Advertisement

  1. ITV Report

Campaign to #EndTamponTax to go before George Osborne after topping 188,000 signatures

By Charlotte Cross

A campaign demanding a Europe-wide end to the taxation of sanitary items will be presented to Chancellor George Osborne after reaching almost 200,000 signatures.

Sanitary items, including disposable and reusable products, are currently subject to a reduced five per cent VAT rate - but protesters say this is still too much.

Tens of thousands of people from around the world have now signed an online petition calling on the UK government to recognise how essential the basic items are to maintaining a normal life during menstruation.

The petition has reached almost 200,000 signatures Credit: PA

Goldsmiths university student Laura Coryton, aged 21, first set up the Change.org petition nine months ago, when a friend opened her eyes to the fact sanitary products were classed as a 'luxury item' in the eyes of the taxman.

Within a week, the petition had 2,000 signatures, and continued to grow slowly until the campaign set up dedicated social media accounts.

Within a matter of days, that figure then shot up to more than 150,000 signatures - and now stands at more than 188,000.

It reflects other campaigns around the world - including this one in Australia from 2000 Credit: Reuters

Laura and a group of supporters will now be heading to Downing Street on March 11 to present their petition to George Osborne.

I never thought that the petition would attract this many supporters because it is both about periods, a taboo subject that is often hushed from public ears, and taxation, a subject that fills people both with dread and confusion.

It’s an amazing feeling to know that people genuinely care about female representation and the fairness of tax allocations, which should reflect the needs of everyone in society.

– Laura Coryton, campaign founder

VAT on sanitary items was first introduced in 1973, at the full 17.5 per cent. After much campaiging, this was reduced at the turn of the century to five per cent - but EU regulations prevent the tax from being abolished completely.

Campaigners argue that sanitary products are a necessity, not a luxury Credit: PA

Originally from Devon, Laura is now hoping to galvanise support from across the continent to turn that around.

A male-dominated Parliament of 1973 may have been able to freely side-line issues they claimed to have no understanding of, but this androcentricity should not continue to damage the pockets of women today.

We are primarily working on two initiatives: firstly, we want to see that Westminster backs our campaign so that our second long-term goal can be achieved.

This campaign can only fully succeed when the European Union agrees to exempt sanitary products from tax across Europe - and this will only happen when all EU countries call for change, which is something we believe is possible, but only with the primary backing of Westminster.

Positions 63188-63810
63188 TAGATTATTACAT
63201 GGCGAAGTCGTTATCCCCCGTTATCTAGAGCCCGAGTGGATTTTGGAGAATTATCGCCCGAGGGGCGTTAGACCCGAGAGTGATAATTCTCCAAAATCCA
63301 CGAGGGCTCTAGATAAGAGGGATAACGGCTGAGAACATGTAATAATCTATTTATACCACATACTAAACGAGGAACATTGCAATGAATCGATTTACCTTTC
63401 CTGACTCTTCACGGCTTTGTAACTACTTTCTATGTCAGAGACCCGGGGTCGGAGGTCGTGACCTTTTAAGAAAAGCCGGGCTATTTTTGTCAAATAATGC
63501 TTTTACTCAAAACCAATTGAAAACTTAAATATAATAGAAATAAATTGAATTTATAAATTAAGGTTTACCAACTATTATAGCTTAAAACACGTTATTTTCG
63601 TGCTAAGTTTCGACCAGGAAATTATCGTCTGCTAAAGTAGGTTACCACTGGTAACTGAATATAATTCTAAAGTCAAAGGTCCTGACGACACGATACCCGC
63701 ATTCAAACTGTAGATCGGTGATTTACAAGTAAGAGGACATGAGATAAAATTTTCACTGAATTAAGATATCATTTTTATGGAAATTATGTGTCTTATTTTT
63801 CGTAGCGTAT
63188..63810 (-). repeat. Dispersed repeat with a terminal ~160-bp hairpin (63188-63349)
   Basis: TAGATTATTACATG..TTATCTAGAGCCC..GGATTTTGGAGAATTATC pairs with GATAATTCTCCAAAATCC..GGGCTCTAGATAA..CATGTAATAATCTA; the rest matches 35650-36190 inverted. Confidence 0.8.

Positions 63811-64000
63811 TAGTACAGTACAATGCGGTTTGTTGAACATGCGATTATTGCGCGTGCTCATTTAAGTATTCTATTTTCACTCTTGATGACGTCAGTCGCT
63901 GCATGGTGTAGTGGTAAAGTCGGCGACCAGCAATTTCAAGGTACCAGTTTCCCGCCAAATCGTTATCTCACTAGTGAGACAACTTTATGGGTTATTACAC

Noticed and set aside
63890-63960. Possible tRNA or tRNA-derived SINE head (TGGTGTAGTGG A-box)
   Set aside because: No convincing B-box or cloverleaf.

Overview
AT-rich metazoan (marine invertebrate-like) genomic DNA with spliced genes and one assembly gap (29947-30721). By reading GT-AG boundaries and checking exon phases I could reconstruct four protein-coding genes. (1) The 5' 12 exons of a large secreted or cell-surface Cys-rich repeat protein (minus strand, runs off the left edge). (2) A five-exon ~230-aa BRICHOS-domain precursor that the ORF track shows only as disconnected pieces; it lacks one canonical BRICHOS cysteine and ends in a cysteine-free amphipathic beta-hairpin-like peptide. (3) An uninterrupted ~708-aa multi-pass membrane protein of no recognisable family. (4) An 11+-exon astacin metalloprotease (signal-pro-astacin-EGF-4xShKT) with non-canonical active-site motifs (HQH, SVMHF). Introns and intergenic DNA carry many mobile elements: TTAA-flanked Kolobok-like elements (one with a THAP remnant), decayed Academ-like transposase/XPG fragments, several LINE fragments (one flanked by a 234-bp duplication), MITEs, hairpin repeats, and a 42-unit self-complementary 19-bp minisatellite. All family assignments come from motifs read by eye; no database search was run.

– Laura Coryton, campaign founder
The poster from a similar campaign being waged in France Credit: Change.org

A fan of activist Caroline Criado-Perez's campaign to keep women on banknotes, Laura said she - like Criado-Perez - has experienced trolling from people unimpressed by her efforts, though not to the same extent.

It is a feminist petition and so naturally (and sadly) it is going to attract negative attention.

Some trolls have argued that 'women shouldn’t complain so much… get a piece of used newspaper, scrunch it up, roll it up and shove it up', asking 'what is wrong with the current crop of modern women?', while others have claimed we are 'spitting our feminist poison on the world' for starting the campaign.

However, the overwhelming majority of messages we have received over the past nine months have been of support.

We don’t respond to trolls. I for one am proud to be a part of the modern ‘crop’ of women who aren’t afraid to get their voices heard.

– Laura Coryton, campaign founder
The poster for the Canadian campaign Credit: Change.org

A number of UK universities have already voiced their support for scrapping the so-called 'Tampon Tax', including Goldsmiths itself.

The Students' Union there passed a motion last month to start selling sanitary products at wholesale cost to compensate for the VAT, meaning the shop makes no profit from the items.

Sarah El-alfy, SU education officer, said the perception that sanitary items were a 'luxury' needed to change.

Our stance is simply that we believe sanitary products are not, in any way, a luxury item.

There is an inherent sexism in taxing something which only women have to pay for.

And it's part of a bigger issue - it has financial implications as well. You don't really have a choice whether to buy them or not, and this tax is taking advantage of that. It's just unfair.

– Sarah El-alfy, Goldsmiths Students' Union

Other universities have made similar moves - East Anglia announced at the end of last year that it would be selling products at cost price, while the University of the Arts went one step further and began handing them out for free.

Other campaigns have also started around the world calling for similar action, including online petitions in France and Canada.

What do you think?

Sorry, this content isn't available on your device.